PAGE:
You don’t have to be a rocket scientist to know that what goes up must come down. It’s an inescapable fact of life.

That said, there’s no doubting last summer’s prolonged bushfire activity on the margins of Tasmania’s Huon Valley and D’Entrecasteaux Channel brought wine producers back to earth with a bump after the sequence of high quality vintages they had experienced there in recent years.

“As a winemaker with more than 25 years’ experience, I’d previously encountered bushfires and issues associated with smoke taint in other parts of Australia,” explains Glazier’s Bay vigneron and ‘Pinot-phile,’ Jim Chatto.

“This was the first time I’d ever had to address those same issues with a crop of grapes in my own vineyard. I reckon we had about eight tonnes of Pinot Noir awaiting harvest. Some of it was the best fruit we’d ever produced on our tiny little vineyard here in the Huon Valley. It should have been a great vintage.”


2019 Gourmet Traveller WINE Winemaker of the Year Jim Chatto … genial Jim hanging around his Pinot Noir vineyard at Glaziers Bay. Image courtesy Mark Smith.

“Instead, we lost the whole lot to smoke taint. The irony is that the bunches on the vines looked really beautiful. They looked perfectly healthy. But when we carried out a small trial pick and had it analysed by the Australian Wine Research Institute in South Australia – and by research scientists at Melbourne’s La Trobe University – their figures showed us that our fruit had had very significant exposure to bushfire smoke. It looked highly likely we would have to leave it all out in the vineyard rather than pick it and make poor quality, smoke-tainted wine.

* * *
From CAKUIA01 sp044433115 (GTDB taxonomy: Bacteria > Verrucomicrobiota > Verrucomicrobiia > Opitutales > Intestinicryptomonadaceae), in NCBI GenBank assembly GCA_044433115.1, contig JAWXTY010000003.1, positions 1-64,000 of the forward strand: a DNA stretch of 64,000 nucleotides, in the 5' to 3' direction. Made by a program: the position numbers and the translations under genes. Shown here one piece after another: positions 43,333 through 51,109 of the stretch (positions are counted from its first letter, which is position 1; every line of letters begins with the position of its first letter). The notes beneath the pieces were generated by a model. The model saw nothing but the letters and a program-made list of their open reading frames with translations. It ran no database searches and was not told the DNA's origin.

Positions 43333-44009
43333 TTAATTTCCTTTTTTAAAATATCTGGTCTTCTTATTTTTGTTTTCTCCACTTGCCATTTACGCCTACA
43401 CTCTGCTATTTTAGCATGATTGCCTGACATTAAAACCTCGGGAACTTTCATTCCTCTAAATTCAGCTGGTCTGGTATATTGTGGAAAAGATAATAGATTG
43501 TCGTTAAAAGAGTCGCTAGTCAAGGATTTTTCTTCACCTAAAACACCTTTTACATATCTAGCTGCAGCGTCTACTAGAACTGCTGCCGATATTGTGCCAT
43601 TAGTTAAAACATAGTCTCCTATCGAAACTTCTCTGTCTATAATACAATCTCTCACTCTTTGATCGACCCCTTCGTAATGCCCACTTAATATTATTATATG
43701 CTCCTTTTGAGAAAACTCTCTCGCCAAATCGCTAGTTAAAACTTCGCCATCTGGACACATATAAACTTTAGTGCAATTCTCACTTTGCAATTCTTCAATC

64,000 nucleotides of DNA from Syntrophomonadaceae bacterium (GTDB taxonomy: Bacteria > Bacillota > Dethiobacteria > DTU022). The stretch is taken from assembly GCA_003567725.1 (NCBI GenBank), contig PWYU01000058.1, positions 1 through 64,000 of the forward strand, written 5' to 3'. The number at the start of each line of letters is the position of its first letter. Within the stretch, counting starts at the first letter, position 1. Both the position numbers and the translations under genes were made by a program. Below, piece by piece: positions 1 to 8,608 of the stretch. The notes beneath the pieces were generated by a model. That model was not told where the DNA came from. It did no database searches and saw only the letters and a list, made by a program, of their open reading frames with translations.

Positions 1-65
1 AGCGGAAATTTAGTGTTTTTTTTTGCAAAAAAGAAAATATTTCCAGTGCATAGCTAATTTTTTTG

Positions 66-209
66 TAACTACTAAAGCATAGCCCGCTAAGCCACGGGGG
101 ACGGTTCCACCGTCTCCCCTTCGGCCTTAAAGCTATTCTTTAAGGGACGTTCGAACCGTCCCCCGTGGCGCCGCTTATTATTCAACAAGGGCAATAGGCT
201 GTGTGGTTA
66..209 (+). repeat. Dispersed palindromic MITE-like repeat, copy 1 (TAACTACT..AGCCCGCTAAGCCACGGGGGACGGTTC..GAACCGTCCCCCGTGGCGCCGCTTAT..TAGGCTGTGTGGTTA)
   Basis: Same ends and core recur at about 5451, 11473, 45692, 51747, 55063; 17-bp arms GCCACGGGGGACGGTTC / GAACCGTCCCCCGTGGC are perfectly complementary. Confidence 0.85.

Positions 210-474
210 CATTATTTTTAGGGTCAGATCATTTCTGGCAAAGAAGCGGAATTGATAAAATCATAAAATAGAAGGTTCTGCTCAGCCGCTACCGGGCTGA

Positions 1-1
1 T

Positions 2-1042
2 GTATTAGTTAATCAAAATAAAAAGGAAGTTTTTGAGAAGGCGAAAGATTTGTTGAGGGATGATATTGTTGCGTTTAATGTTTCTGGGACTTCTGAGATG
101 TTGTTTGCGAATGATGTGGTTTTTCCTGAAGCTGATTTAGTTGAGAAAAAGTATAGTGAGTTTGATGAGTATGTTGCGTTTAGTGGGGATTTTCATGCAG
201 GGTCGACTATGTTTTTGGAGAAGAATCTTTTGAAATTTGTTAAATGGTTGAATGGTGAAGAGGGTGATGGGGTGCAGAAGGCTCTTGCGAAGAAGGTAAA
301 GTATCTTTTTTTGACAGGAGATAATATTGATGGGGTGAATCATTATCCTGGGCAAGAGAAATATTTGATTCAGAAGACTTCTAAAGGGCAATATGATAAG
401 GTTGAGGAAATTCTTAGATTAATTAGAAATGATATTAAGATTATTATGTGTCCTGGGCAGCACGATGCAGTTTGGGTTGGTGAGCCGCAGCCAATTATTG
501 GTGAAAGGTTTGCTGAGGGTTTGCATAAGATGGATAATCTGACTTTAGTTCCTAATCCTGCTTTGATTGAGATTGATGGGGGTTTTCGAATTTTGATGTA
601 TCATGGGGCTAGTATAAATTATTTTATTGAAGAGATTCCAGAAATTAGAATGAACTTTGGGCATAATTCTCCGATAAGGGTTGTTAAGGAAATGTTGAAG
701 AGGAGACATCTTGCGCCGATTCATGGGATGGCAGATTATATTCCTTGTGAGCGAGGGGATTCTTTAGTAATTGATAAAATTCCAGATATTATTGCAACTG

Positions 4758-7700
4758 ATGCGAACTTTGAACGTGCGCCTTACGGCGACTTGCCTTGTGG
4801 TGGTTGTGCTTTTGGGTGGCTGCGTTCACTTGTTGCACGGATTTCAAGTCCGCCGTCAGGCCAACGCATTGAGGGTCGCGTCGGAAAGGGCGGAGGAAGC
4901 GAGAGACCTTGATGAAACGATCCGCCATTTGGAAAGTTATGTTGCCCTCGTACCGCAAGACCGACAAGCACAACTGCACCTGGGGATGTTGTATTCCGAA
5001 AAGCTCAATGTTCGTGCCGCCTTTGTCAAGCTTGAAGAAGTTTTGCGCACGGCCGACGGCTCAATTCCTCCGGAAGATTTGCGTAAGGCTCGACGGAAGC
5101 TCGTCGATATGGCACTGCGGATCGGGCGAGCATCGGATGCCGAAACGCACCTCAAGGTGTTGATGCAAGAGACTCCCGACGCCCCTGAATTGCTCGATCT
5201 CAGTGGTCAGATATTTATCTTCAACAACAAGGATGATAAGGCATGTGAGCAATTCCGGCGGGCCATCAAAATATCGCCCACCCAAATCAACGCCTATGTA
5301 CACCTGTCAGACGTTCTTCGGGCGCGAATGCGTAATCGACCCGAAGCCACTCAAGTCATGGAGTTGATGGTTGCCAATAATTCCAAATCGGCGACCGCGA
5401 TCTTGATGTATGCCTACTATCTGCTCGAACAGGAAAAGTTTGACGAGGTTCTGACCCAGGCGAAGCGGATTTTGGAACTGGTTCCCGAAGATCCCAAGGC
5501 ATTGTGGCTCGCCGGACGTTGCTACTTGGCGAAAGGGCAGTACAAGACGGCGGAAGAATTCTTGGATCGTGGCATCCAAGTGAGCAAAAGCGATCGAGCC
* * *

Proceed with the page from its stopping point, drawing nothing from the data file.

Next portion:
“Our worst fears were confirmed when I then tested some grapes myself in several small micro-ferments I conducted at the winery. The wines they produced were horrific. They smelled like really smoky lapsang souchong tea. They were totally undrinkable.”

Now looking out over successive rows of Pinot Noir carrying bunches for 2020’s harvest period in another two or three months’ time, the one-time Hunter Valley resident is once again upbeat about the Chatto Wines project he shares with his wife Daisy.

That’s hardly surprising. In late September, Chatto was named 2019 Gourmet Traveller WINE Winemaker of the Year by the Sydney-based national wine publication. The award recipient is decided by a vastly experienced judging panel that includes a bevy of industry luminaries: Peter Forrestal, Peter Bourne, Nick Bulleid MW*, Huon Hooke, Andrew Caillard MW, Mike Bennie and Toni Paterson MW.

Included among the panel’s shortlist of eight finalists were fellow Huon Valley winemakers Gilli and Paul Lipscombe. In addition to making their Sailor Seeks Horse wines, Gilli Lipscombe has been the quiet achiever responsible for Home Hill’s extraordinary successes on the national wine show circuit for much of the past decade.

Indeed, southern Tasmania scored something of a double win in 2019, with the Gourmet Traveller WINE award for Young Winemaker of the Year going to D’Entrecasteaux Channel vigneron Jonny Hughes. Hughes, along with his brother Matthew, are responsible for growing, making and marketing Mewstone and Hughes & Hughes wines.


“Our initial reaction to the total loss of our crop was to start wondering what we would do to survive,” Chatto muses.